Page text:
This invention has been described with reference to a preferred embodiment that is a liquid crystal display device. However, the invention may be readily adapted to enhance ambient light illumination other display devices that employ display panels having transparent regions and produce bright areas for the display by reflected light utilizing a holographic element.

While this invention has been described in terms of certain embodiments thereof, it is not intended that it be limited to the above description, but rather only to the extent set forth in the claims that follow.

The embodiments of the invention in which an exclusive property is claimed are defined as follows:

Claims

1. A display device illuminatable by diffuse ambient light and comprising

a display panel having a front side for viewing a display and a back side opposite the front side, said display panel comprising a transparent region,
a reflective holographic optical element effective for redirecting light having a wavelength within a predetermined spectral band in a reflection pattern and optically coupled to the display panel for receiving light transmitted through the panel and for directing light in the reflection pattern toward the back side of the display panel, whereupon light redirected toward a transparent region of the display panel is transmitted through the display panel to form a bright area for the display, and
a fluorescence element containing a fluorescent compound that absorbs light having a wavelength outside the predetermined spectral band and emits fluorescent light having a wavelength within the predetermined spectral band and optically coupled to the display panel and the reflective holographic optical element to receive light transmitted through the display panel and to emit fluorescent light toward the reflective holographic optical element, whereupon fluorescent light received by the reflective holographic optical element is redirected within the reflection pattern to enhance brightness of the bright area for the display.

2. The display device in accordance with claim 1 wherein the fluorescence element is a polymeric film containing the fluorescent compound and is interposed between the back side of the display panel and the reflective holographic optical element.

3. A liquid crystal display device illuminatable by diffuse ambient lighting and adapted for forming a display that includes a bright area, said liquid crystal display device comprising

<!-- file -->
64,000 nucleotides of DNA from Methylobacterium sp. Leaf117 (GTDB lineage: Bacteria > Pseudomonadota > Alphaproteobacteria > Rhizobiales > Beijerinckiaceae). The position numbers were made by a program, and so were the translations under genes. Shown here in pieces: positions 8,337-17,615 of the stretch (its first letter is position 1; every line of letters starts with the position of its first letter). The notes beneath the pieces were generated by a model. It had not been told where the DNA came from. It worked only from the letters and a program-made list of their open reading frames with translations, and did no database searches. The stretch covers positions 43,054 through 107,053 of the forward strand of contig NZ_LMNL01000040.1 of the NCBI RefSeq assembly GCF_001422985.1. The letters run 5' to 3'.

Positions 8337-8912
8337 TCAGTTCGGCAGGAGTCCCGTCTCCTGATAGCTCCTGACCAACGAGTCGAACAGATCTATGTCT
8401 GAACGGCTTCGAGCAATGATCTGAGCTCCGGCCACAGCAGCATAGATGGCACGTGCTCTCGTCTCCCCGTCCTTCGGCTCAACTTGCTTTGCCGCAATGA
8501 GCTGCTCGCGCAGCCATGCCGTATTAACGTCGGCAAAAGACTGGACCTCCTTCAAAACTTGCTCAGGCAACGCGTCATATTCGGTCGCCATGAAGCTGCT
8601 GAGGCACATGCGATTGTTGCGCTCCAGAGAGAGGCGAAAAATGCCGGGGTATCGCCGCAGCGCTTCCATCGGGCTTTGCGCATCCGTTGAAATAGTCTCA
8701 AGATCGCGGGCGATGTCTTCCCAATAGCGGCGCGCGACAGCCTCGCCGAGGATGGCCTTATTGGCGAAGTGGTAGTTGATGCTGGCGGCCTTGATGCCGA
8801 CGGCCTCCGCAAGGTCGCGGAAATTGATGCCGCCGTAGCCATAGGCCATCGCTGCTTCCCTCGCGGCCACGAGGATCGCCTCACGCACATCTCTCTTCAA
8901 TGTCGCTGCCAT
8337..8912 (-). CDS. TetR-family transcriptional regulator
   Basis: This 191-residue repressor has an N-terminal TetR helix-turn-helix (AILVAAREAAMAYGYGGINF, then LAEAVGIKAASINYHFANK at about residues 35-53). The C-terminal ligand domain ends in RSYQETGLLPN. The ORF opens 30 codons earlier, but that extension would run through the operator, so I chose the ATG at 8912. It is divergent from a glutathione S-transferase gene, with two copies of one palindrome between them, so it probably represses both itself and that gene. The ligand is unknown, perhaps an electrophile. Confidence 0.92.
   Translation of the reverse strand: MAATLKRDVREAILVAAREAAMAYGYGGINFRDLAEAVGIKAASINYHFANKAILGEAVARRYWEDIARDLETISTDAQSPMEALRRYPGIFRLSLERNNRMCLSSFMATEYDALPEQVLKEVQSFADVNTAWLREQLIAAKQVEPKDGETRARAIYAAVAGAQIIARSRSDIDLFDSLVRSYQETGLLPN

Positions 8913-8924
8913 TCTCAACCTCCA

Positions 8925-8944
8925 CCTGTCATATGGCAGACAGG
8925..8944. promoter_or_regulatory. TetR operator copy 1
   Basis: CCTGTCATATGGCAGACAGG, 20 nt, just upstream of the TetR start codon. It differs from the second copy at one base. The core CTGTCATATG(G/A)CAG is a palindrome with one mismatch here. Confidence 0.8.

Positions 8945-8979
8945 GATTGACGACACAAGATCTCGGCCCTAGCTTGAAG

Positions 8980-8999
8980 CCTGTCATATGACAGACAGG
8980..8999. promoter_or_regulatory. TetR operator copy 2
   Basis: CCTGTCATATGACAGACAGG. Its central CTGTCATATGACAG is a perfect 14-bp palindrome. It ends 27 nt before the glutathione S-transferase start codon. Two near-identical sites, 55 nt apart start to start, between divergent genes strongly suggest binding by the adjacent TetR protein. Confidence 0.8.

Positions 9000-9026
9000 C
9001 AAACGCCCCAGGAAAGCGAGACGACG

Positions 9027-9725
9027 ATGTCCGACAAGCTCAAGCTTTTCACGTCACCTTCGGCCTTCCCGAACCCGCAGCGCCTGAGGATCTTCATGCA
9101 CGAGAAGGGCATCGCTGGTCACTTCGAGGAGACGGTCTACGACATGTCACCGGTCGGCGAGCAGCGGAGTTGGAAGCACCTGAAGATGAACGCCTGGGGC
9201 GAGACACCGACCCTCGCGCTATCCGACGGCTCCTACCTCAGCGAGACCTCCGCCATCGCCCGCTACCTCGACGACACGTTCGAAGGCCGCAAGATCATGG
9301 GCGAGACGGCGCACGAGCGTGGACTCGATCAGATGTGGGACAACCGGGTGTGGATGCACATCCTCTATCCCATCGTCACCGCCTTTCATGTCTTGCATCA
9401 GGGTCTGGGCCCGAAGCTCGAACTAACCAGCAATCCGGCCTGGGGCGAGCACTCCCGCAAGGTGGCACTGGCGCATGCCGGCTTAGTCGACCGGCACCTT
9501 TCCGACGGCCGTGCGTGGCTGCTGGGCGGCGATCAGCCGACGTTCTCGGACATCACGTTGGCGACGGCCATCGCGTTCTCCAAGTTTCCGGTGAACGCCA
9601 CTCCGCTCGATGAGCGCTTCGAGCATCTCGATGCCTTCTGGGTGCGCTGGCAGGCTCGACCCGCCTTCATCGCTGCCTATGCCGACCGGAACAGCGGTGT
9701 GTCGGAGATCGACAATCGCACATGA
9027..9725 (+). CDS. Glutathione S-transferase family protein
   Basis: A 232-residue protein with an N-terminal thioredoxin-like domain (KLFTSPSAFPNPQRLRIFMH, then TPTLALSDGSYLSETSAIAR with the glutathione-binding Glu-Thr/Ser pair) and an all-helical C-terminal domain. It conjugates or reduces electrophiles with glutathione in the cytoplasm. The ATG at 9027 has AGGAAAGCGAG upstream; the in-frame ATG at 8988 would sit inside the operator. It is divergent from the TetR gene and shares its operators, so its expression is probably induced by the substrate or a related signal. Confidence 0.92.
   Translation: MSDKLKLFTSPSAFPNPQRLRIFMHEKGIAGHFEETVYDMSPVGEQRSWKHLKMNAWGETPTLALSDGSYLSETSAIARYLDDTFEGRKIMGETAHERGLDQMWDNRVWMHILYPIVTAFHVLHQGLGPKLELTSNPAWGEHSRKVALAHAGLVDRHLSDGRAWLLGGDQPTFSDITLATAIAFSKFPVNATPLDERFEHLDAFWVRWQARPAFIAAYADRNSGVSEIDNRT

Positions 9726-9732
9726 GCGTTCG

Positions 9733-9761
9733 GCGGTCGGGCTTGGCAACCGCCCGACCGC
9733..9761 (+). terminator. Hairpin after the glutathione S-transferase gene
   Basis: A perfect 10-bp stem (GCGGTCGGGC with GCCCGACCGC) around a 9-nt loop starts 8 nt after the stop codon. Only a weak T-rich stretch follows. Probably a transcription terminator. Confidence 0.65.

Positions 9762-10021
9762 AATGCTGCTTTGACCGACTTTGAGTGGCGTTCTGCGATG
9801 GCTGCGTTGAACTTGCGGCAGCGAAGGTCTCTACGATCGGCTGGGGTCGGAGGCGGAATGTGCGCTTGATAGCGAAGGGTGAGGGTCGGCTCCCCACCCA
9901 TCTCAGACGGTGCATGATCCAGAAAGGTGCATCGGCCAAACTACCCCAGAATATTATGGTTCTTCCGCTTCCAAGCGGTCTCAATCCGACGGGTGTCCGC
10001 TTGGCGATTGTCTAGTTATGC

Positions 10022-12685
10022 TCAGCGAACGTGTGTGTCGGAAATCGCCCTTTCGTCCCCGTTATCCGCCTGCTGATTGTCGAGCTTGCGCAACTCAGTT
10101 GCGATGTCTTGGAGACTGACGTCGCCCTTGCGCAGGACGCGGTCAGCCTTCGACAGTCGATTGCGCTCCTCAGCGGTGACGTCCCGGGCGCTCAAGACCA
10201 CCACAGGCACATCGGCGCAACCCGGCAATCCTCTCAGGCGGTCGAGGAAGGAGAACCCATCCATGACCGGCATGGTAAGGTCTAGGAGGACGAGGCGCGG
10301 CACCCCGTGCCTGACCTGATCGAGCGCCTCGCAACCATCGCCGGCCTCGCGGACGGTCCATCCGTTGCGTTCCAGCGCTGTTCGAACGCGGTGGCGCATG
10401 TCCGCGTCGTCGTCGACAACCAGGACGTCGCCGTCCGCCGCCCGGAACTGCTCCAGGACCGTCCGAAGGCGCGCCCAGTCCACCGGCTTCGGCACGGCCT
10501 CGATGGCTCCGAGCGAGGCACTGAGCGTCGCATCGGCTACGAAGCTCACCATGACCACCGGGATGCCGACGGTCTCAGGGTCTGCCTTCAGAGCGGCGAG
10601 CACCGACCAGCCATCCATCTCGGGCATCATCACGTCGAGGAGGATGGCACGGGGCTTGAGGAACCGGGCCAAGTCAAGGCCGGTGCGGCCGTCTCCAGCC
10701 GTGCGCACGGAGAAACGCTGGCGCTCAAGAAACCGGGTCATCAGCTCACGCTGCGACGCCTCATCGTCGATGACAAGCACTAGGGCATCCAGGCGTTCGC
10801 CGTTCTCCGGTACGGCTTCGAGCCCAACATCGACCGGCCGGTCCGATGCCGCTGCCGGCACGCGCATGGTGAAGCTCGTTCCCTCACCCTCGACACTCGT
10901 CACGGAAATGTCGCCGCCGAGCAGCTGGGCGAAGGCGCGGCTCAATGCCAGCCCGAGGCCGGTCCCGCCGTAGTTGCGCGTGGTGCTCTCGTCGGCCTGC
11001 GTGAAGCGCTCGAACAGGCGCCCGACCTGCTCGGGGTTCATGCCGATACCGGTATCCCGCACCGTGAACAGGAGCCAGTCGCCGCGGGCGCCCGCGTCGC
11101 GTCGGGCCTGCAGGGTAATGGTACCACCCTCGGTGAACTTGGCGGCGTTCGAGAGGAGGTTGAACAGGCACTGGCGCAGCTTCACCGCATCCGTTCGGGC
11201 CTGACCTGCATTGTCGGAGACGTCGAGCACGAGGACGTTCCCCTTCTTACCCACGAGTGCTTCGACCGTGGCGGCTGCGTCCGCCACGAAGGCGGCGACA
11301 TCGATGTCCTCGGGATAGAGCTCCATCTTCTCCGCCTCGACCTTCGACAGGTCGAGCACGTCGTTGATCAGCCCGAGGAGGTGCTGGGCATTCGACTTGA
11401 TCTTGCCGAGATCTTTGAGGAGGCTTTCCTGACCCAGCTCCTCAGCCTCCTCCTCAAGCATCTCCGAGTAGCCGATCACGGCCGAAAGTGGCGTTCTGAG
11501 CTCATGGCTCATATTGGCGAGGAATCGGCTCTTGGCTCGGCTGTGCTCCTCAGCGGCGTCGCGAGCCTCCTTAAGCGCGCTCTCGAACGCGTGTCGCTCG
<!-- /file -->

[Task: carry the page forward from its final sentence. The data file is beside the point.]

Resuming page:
a liquid crystal panel having a front side for viewing a display and a back side opposite the front side, said display panel comprising a region that is switchable between a transparent state for transmitting polarized light and an opaque state,
a reflective holographic optical element having a front face facing the back side of the liquid crystal panel for receiving polarized light transmitted through the liquid crystal panel and for redirecting light having a wavelength within a predetermined spectral band in a reflection pattern to illuminate said back side, whereupon light redirected toward a transparent region of the liquid crystal panel is transmitted through the liquid crystal panel to form a bright area for the display, and
a fluorescent film interposed between the liquid crystal panel and the reflective holographic optical element and effective to absorb light transmitted through the liquid crystal panel and having a wavelength outside the predetermined spectral band and to emit fluorescent light having a wavelength within the predetermined spectral band, whereupon fluorescent light emitted by the fluorescent film is received by the reflective holographic element and is redirected in the reflection pattern toward the liquid crystal panel to enhance brightness of the bright area.

4. A liquid crystal display device in accordance with claim 3 wherein the fluorescent film is composed of a fluorescent compound dispersed in a transparent polymeric matrix.

5. A liquid crystal display device in accordance with claim 3 wherein the fluorescent film is attached to the back side of the liquid crystal panel and to the reflective holographic optical element to form an integral component.

Referenced Cited

U.S. Patent Documents

4416515 November 22, 1983 Funada et al.
4978183 December 18, 1990 Vick
4984872 January 15, 1991 Vick
4989956 February 5, 1991 Wu et al.
5198912 March 30, 1993 Ingwall et al.
5280548 January 18, 1994 Atwater et al

Other references

  • Magarinos, et al., Engineering, "Holographic Mirrors," vol. 24, No. 5, Sep./Oct. 1985, pp. 769-780. Ingwall et al., SPIE, "Hologram Recording With a New Polaroid Photopolymer System," vol. 523, (1985), pp. 306-312. Ingwall et al., SPIE, "The Mechanism of Hologram Formation in DMP-128 Photopolymer," vol. 883, (1988), pp. 102-105. Ingram et al., SPIE, "Hologram Liquid Crystal Composites," vol. 1555, (1991), pp. 279-290. Tedesco et al., "Holographic Diffusers for LCD Backlights and Projection Screens" Kaiser Optical Systems, Inc. Ann Arbor, MI. 1993 SID International Symposium Digest of Technical Papers, May 1993, pp. 29-32.

Patent History

Patent number: 5594560
Type: Grant
Filed: Mar 7, 1994
Date of Patent: Jan 14, 1997
Assignee: Motorola, Inc. (Schaumburg, IL)
Inventors: Kevin W. Jelley (LaGrange Park, IL), George T. Valliath (Buffalo Grove, IL), Alan G. Chen (Schaumburg, IL)
Primary Examiner: Paul M. Dzierzynski
Assistant Examiner: Audrey Chang
Attorney: Douglas D. Fekete
Application Number: 8/206,360